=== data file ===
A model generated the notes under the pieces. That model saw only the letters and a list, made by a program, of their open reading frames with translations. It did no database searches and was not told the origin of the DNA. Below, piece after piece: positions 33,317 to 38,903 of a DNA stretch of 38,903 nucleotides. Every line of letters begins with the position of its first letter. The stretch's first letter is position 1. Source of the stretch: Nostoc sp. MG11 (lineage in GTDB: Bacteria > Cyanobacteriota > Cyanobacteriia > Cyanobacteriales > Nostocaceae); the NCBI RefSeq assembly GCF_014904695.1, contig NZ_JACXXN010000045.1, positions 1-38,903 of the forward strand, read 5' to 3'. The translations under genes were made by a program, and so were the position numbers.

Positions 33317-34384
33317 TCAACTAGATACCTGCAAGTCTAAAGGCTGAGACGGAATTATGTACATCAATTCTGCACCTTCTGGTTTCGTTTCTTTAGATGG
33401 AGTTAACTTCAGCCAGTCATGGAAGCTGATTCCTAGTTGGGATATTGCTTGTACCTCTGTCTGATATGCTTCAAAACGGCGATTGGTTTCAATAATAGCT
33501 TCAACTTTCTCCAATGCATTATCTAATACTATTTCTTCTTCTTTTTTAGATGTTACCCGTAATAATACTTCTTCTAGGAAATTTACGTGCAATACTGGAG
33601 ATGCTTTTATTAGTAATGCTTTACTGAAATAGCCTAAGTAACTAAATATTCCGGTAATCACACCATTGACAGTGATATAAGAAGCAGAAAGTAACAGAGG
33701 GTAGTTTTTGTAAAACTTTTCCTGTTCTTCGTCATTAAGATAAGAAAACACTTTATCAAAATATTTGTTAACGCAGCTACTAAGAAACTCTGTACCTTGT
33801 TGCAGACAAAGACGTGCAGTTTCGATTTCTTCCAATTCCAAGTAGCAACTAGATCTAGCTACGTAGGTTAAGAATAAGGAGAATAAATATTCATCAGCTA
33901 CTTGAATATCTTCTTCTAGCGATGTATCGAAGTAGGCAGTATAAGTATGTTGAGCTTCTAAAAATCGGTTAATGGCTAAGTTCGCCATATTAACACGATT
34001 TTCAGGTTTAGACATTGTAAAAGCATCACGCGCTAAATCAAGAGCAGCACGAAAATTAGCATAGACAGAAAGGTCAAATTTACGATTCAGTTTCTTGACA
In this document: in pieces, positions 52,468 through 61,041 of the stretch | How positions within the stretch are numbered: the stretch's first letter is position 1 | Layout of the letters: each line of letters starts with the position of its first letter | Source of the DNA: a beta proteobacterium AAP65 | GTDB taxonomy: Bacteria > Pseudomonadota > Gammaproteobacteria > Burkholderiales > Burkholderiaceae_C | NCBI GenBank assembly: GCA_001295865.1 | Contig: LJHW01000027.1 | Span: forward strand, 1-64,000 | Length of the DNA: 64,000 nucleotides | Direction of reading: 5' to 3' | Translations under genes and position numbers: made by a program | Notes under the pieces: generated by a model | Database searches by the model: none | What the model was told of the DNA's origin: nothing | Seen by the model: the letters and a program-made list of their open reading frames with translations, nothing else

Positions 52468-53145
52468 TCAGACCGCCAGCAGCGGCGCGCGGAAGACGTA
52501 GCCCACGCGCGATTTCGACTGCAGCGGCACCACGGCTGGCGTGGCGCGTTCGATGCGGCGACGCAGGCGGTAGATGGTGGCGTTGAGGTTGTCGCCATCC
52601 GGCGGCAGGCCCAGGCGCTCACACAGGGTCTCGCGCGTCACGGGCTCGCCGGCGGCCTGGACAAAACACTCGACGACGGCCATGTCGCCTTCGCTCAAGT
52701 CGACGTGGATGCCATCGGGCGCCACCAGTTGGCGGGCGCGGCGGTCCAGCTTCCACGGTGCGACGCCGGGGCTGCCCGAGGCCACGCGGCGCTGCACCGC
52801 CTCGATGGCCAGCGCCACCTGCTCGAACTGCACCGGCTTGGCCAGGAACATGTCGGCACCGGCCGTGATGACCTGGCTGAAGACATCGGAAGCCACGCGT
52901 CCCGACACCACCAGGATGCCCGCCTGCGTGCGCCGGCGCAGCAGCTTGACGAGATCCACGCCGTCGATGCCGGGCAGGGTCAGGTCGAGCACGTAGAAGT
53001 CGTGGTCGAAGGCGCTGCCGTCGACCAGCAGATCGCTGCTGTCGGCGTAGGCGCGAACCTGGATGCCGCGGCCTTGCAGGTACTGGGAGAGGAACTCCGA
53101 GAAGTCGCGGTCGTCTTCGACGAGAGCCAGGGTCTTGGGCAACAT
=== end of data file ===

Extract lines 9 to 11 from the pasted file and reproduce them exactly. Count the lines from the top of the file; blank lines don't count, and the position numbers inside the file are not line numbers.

33901 CTTGAATATCTTCTTCTAGCGATGTATCGAAGTAGGCAGTATAAGTATGTTGAGCTTCTAAAAATCGGTTAATGGCTAAGTTCGCCATATTAACACGATT
34001 TTCAGGTTTAGACATTGTAAAAGCATCACGCGCTAAATCAAGAGCAGCACGAAAATTAGCATAGACAGAAAGGTCAAATTTACGATTCAGTTTCTTGACA
In this document: in pieces, positions 52,468 through 61,041 of the stretch | How positions within the stretch are numbered: the stretch's first letter is position 1 | Layout of the letters: each line of letters starts with the position of its first letter | Source of the DNA: a beta proteobacterium AAP65 | GTDB taxonomy: Bacteria > Pseudomonadota > Gammaproteobacteria > Burkholderiales > Burkholderiaceae_C | NCBI GenBank assembly: GCA_001295865.1 | Contig: LJHW01000027.1 | Span: forward strand, 1-64,000 | Length of the DNA: 64,000 nucleotides | Direction of reading: 5' to 3' | Translations under genes and position numbers: made by a program | Notes under the pieces: generated by a model | Database searches by the model: none | What the model was told of the DNA's origin: nothing | Seen by the model: the letters and a program-made list of their open reading frames with translations, nothing else